# Proof of $\operatorname{Corr}\left(X, Y\middle|Z\right) = \operatorname{Corr}(X-\hat X, Y-\hat Y)$

The text I'm reading claims that for multivariate $X$, $Y$, and $Z$, and $\hat X$ and $\hat Y$ are the regression of $X$ and $Y$ on $Z$ we have that

$$\operatorname{Corr}\left(X, Y\middle|Z\right) = \operatorname{Corr}(X-\hat X, Y-\hat Y)$$

However, there was no derivation of this claim. What steps are required to show this identity, and why is the assumption of normal variables required?

• Do you mean $Corr(X|Z, Y|Z)$, or just $Corr(X, Y|Z)$? In the first, you regress Z out of both X and Y; this is the partial correlation between X and Y conditional on Z. In the second, you regress Z out of only Y; this is a semipartial correlation with Y conditional on Z. – Noah Jun 25 '18 at 20:45
• Ah, that's unfortunate notation. I intended $\operatorname{Corr}\left((X,Y)\middle|Z\right)$, which I believe corresponds to $\operatorname{Corr}\left(X|Z,Y|Z\right)$? – Frank Vel Jun 25 '18 at 20:57
• $\operatorname{Corr}(X,Y|Z)$ is perfectly fine notation, see e.g. en.wikipedia.org/wiki/Law_of_total_covariance whereas $\operatorname{Corr}(X|Z,Y|Z)$ is not. – Jarle Tufto Jun 27 '18 at 11:31

This is definitional and comes from the fact that $$X_i = Z_i\beta_x + \epsilon_{xi}$$, $$\hat{X}_i = Z_i\beta_x$$ and $$X_i|Z_i = \epsilon_{xi} = X_i - Z_i\beta_x = X_i - \hat{X}_i$$ (and the same for $Y$). These all come from the definition of regression. Then you can simply substitute: $$Corr(X,Y|Z) = Corr(X|Z, Y|Z) = Corr(X - \hat{X}, Y - \hat{Y})$$.

• So there is no need to assume the variables to be normal? – Frank Vel Jun 25 '18 at 18:59
• Perhaps I'm wrong (I think I received a downvote for this one), but I don't think you need that assumption. – Noah Jun 25 '18 at 20:43
• This doesn't look right to me. Your equation $\hat{X}_i = Z_i \beta_x$ uses the true coefficient $\beta_x$ rather than the corresponding OLS estimator. You seem to be looking at the true error terms rather than residuals. – Ben Jun 26 '18 at 3:11
• That's true, and probably an oversimplification, but I believe this identity works on both the error term and the residuals, i.e., in both the population (using the true $\beta_x$) and the sample (using the estimated $\hat{\beta}_x$). The quantity $X|Z$ doesn't imply that we're in sample mode, and nothing about the structure of the proof necessitates examining either the sample or population. – Noah Jun 26 '18 at 13:58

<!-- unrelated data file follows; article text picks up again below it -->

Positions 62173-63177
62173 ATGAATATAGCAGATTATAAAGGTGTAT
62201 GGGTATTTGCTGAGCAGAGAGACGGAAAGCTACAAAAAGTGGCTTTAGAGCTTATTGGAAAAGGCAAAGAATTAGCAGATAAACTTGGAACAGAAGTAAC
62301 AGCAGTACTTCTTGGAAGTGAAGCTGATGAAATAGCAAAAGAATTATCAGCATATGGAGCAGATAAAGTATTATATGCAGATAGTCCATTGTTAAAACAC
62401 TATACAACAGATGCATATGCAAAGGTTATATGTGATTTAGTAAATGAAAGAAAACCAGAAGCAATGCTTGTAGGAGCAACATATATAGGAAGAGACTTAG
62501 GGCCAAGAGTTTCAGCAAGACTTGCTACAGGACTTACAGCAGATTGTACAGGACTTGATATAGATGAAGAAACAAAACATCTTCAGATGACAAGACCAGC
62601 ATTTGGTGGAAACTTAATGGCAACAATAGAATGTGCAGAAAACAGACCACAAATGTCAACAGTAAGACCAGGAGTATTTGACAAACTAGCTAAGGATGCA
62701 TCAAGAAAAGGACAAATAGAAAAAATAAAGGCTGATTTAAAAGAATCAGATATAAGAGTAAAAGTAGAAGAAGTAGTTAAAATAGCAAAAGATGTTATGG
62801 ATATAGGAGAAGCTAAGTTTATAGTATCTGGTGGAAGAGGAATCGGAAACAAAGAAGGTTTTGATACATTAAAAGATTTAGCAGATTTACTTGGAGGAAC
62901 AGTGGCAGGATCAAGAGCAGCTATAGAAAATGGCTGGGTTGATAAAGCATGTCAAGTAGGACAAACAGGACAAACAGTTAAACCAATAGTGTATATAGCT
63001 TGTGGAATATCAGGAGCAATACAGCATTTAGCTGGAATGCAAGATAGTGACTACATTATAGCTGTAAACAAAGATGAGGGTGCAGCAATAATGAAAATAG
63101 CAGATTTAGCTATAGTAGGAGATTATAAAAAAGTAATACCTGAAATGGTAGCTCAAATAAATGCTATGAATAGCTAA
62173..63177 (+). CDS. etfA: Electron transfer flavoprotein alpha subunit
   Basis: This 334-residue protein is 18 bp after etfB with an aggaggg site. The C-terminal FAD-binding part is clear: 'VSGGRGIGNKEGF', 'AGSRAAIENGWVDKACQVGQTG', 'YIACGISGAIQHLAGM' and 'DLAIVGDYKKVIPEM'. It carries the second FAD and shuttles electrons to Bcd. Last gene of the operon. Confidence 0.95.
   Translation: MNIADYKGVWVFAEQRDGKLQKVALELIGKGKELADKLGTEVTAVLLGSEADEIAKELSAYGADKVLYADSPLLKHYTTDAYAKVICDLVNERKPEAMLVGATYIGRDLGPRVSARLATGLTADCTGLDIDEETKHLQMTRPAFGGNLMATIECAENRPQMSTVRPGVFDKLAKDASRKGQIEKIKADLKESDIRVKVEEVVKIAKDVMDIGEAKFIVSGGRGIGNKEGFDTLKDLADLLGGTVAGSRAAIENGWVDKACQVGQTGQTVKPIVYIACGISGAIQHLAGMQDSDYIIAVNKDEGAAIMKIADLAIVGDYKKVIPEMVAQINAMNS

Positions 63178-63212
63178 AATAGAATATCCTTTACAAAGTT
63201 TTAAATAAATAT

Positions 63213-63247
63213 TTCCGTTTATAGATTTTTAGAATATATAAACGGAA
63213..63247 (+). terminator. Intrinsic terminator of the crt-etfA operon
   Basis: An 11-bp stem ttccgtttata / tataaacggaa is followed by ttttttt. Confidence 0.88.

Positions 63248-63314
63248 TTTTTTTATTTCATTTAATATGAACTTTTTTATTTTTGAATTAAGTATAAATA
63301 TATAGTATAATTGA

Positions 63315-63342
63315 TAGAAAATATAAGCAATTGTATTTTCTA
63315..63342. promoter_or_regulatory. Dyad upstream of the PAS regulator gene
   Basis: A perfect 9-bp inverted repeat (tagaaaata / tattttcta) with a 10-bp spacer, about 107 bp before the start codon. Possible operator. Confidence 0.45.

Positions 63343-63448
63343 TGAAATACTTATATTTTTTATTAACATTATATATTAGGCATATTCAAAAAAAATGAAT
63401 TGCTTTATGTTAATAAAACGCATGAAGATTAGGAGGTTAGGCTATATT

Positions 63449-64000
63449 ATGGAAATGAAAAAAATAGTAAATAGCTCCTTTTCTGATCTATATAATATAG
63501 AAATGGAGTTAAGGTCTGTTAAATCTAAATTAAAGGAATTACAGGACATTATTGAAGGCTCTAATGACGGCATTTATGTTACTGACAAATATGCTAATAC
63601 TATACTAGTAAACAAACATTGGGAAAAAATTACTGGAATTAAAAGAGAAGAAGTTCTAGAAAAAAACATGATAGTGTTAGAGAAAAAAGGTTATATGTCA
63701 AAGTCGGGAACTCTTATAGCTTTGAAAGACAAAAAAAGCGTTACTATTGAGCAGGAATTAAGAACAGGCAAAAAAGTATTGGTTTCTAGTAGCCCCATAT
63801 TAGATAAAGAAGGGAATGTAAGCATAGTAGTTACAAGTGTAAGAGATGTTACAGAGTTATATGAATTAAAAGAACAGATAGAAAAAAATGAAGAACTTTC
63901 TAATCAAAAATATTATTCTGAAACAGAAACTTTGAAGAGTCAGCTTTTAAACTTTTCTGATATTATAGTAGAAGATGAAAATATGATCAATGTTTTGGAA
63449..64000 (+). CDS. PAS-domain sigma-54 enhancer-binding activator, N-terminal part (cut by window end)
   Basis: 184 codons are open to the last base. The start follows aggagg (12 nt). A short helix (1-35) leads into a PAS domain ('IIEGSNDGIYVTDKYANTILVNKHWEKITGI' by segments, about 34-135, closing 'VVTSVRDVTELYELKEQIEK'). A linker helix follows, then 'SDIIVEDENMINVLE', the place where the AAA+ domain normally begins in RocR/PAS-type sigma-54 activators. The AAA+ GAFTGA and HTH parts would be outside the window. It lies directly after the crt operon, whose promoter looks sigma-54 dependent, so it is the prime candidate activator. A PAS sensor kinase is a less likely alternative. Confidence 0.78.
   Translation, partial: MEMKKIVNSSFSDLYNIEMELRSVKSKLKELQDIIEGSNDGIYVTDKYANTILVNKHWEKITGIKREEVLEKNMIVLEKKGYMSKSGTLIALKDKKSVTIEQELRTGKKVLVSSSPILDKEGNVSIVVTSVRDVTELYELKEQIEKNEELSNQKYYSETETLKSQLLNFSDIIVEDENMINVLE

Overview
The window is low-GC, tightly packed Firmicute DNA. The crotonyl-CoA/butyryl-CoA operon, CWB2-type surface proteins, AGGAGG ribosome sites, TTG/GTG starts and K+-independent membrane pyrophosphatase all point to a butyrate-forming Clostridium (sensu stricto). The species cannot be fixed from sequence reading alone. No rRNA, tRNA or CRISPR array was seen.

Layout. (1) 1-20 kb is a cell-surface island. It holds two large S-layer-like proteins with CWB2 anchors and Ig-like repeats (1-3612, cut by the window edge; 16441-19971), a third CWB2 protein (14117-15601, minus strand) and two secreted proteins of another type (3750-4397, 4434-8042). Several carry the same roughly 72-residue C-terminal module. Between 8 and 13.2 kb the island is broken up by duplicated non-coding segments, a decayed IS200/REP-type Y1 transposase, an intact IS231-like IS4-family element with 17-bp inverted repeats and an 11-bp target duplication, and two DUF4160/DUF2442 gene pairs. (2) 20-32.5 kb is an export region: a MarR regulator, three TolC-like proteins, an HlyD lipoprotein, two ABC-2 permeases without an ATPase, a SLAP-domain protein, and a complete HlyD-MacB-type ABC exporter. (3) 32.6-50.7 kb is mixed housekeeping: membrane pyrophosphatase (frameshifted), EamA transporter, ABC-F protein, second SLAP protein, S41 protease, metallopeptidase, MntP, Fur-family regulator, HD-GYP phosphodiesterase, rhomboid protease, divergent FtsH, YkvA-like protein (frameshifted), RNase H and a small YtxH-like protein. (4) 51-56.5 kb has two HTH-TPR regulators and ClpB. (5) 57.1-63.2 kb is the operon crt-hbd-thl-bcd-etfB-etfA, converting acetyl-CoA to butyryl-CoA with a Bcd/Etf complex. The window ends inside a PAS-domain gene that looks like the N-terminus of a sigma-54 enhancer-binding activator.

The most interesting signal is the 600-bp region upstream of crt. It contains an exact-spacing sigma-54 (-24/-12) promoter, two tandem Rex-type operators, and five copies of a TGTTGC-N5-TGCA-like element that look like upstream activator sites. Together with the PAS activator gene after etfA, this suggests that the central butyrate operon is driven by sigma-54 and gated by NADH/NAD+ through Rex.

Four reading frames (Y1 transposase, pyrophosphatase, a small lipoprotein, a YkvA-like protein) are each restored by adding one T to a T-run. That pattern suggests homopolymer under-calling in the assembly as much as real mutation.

• @MartijnWeterings In general $\operatorname{Corr}(X,Y|Z)$ depends on the value $Z$ we condition on. So the left hand side don't necessarily equal the right hand side (which is just some constant) except in the multvariate normal case. – Jarle Tufto Jun 27 '18 at 13:00

For a multivariate normal random vector partitioned as $\mathbf{x}=\left[\begin{matrix}\mathbf{x}_1 \\ \mathbf{x}_2\end{matrix}\right]$, the conditional distribution of $\mathbf{x}_1$ conditional on on $\mathbf{x}_2$ is also multivariate normal with mean vector equal to the general expression for the best linear minimum mean square error predictor $\hat{\mathbf{x}}_1$ of $\mathbf{x}_1$ based on $\mathbf{x}_2$ (applying to any multivariate distribution) and, importantly, a variance-covariance matrix that does not depend on $\mathbf{x}_2$.

In the multivariate normal case we can thus write $$\mathbf{x}_1=\hat{\mathbf{x}}_1 + \mathbf{e}_1,$$ where $\mathbf{e}_1$ is independent of $\hat{\mathbf{x}}_1$ and multivariate normal with zero mean and variance-covariance matrix equal to the the above conditional variance-covariance matrix.

Hence, $$\operatorname{Var}(\mathbf{x}_1-\hat{\mathbf{x}}_1) = \operatorname{Var}\mathbf{e}_1=\operatorname{Var}(\mathbf{x}_1|\mathbf{x}_2),$$ that is, all variances, covariances and correlations of deviations from $\hat{\mathbf{x}}_1$ equals the corresponding conditional quantities.

This equality does not hold in general, however, as we can easily construct a multivariate distribution for which the conditional variance-covariance matrix of $\mathbf{x}_1$ depends on $\mathbf{x}_2$.

• I believe I am a bit stuck in definitions. I get that the $x_2$ dependency of $Var(x_1|x_2)$ but would not equally the distribution of the heterogeneous error-term $Var(x_1-\hat{x}_1)$ change depending on $x_2$? Or is this term related to the residuals? Or is the term not considered to be conditional or evaluated over all $x_2$? It is a bit confusing that $\hat{x}_1$ is ambiguous. – Sextus Empiricus Jun 27 '18 at 15:40
• $\hat x_1=\mu_1 + \Sigma_{12}\Sigma_{22}^{-1}(x_2-\mu_2)$ is just another random variable defined on the same sample space as $x_1$ so $\operatorname{Var}(x_1-\hat x_1)$ is just some constant whereas $\operatorname{Var}(x_1|x_2)$ may depend on $x_2$. – Jarle Tufto Jun 27 '18 at 16:19